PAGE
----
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Archive for Friday, September 14, 2001

Woman shouldn’t lie to cover sister’s plans for sleepovers

September 14, 2001

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Dear Ann: My sister and I are both in our early 20s, and we still live at home with our parents. Our folks have made it clear that boyfriends are not permitted to sleep over. We both abide by this rule when my parents are at home, but when they are traveling, my sister often invites her boyfriend to stay overnight.

I object to this, not only because it goes against my parents' rules, but it is also uncomfortable for me to find a man in the house when I wake up. Also, I don't like covering up for my sister's behavior. I told my sister that she and her boyfriend should find their own place, but she says it is too expensive.

My parents are out of town for the week, and last night, Sis brought her boyfriend over. I told her I was going to phone Dad to tell him what was going on, and if it was OK with him, it would be OK with me. Now she is calling me every name in the book. Is she justified? Feel Like the Police in Wichita, Kan.

Dear Wichita: You should not have threatened to rat on your sister, although she was wrong to invite her boyfriend to spend the night when your folks left town. However, you should not have to lie on her behalf. Let her know that if Mom or Dad asks if the boyfriend slept over, you will tell the truth.

I agree that Sis and her beloved should get a place of their own, and if they are serious about the relationship, perhaps they should consider getting married. It beats "sneaking around" and is a lot better for the nerves.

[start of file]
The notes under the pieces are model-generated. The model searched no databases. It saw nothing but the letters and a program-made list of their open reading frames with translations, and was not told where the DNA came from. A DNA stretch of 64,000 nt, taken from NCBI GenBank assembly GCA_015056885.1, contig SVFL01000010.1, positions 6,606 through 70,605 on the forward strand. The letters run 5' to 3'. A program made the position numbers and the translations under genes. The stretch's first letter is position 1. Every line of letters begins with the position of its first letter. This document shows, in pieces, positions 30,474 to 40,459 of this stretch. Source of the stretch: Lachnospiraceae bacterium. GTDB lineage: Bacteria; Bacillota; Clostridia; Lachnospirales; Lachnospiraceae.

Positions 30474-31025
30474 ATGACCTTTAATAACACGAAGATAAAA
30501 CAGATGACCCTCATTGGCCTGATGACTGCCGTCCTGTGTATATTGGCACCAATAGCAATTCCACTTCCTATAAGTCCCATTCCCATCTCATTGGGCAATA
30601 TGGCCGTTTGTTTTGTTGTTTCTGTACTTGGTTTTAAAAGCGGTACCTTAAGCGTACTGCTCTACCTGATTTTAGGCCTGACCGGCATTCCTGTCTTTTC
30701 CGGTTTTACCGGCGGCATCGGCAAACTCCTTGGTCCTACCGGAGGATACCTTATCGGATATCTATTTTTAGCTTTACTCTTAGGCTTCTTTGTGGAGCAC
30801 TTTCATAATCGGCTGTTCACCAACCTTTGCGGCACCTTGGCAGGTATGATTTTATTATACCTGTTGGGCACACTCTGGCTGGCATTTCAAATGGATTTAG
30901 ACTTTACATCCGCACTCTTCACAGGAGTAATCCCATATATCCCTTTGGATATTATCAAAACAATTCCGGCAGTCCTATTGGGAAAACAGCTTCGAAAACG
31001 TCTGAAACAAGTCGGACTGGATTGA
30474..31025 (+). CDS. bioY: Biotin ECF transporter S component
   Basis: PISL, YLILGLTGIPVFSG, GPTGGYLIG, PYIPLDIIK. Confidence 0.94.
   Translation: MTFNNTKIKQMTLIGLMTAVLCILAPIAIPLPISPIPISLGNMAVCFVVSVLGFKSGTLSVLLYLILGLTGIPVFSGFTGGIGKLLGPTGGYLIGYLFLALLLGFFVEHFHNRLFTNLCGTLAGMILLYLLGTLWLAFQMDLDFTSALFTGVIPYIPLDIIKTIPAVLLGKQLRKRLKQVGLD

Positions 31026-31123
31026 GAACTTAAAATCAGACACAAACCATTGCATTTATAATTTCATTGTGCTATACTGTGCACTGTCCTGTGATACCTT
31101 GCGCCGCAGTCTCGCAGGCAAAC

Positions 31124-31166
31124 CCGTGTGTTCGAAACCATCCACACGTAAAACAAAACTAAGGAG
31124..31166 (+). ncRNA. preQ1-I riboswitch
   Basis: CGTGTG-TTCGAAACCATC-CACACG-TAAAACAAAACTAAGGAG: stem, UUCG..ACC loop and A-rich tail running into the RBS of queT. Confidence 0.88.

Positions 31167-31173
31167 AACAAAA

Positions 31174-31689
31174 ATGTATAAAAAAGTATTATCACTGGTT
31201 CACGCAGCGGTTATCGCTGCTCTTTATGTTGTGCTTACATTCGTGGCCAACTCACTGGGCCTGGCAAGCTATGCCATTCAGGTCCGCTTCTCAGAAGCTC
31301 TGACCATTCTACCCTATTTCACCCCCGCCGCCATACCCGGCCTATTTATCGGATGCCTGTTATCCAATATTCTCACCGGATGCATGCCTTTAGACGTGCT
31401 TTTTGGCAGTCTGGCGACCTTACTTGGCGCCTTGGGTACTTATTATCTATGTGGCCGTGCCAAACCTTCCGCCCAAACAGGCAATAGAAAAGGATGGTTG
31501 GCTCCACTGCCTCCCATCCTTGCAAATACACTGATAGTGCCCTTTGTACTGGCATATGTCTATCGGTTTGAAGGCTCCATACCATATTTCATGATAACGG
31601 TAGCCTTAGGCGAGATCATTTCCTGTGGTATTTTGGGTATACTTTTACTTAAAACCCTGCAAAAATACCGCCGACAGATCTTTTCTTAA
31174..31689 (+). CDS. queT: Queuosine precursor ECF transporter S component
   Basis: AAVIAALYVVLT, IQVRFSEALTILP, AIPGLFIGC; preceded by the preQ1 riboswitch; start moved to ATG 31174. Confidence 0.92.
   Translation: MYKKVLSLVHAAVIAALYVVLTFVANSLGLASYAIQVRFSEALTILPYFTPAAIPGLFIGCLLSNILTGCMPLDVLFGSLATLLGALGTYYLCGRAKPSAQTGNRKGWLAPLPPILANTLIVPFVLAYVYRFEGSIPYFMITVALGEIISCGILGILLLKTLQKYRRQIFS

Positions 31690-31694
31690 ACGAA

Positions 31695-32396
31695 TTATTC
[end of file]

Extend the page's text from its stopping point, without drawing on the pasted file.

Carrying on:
Dear Ann: You recently printed a letter from "Leaving Eventually," who was living with an alcoholic and verbally abusive husband. She said she was staying with him for her daughter's sake. Ann, I was once that daughter, and believe me, it will be better for everybody if she gets out.

My mother also stayed with my father "for the children's sake," but living in that house was just plain hell. Worse yet, we thought all fathers were verbally abusive and got drunk and passed out every night. Once my mother realized how damaging it was for us kids, she kicked him out. We were all relieved and much better off.

"Leaving Eventually" should talk to her daughter and find out how she feels. I'm almost certain the girl will let her mother know she feels unsafe, insecure and afraid of what her father will do next. They both need to get out of that situation. Trust me, life with an abusive, alcoholic man is no life for a wife or her children. An Up Close Victim in Santa Barbara, Calif.

Dear Santa Barbara: No one can tell a story as well as someone who has "been there and done that." You certainly made your case. Thanks for your candor and your courage. I pray that "Leaving Eventually" will see your letter and give her husband two choices Alcoholics Anonymous or the highway.

Dear Ann: My husband, "Charlie," and I often attend parties, weddings and other social functions. The moment we arrive, Charlie scouts the room for an attractive female and goes over to chat with her, leaving me alone.

I have told him this hurts my feelings, but he keeps doing it. He makes no effort to see that I have someone to talk to, and I am left to fend for myself. When he flirts with other women and carries on as if he were unattached, it drives me crazy. Is it time for a divorce? Third Wheel in Houston

Dear Houston: Do you and Charlie have children? If so, insist on joint counseling. His lack of respect for your feelings is dreadful, and he needs to hear it from a professional. If there are no children, tell Charlie to shape up or ship out.

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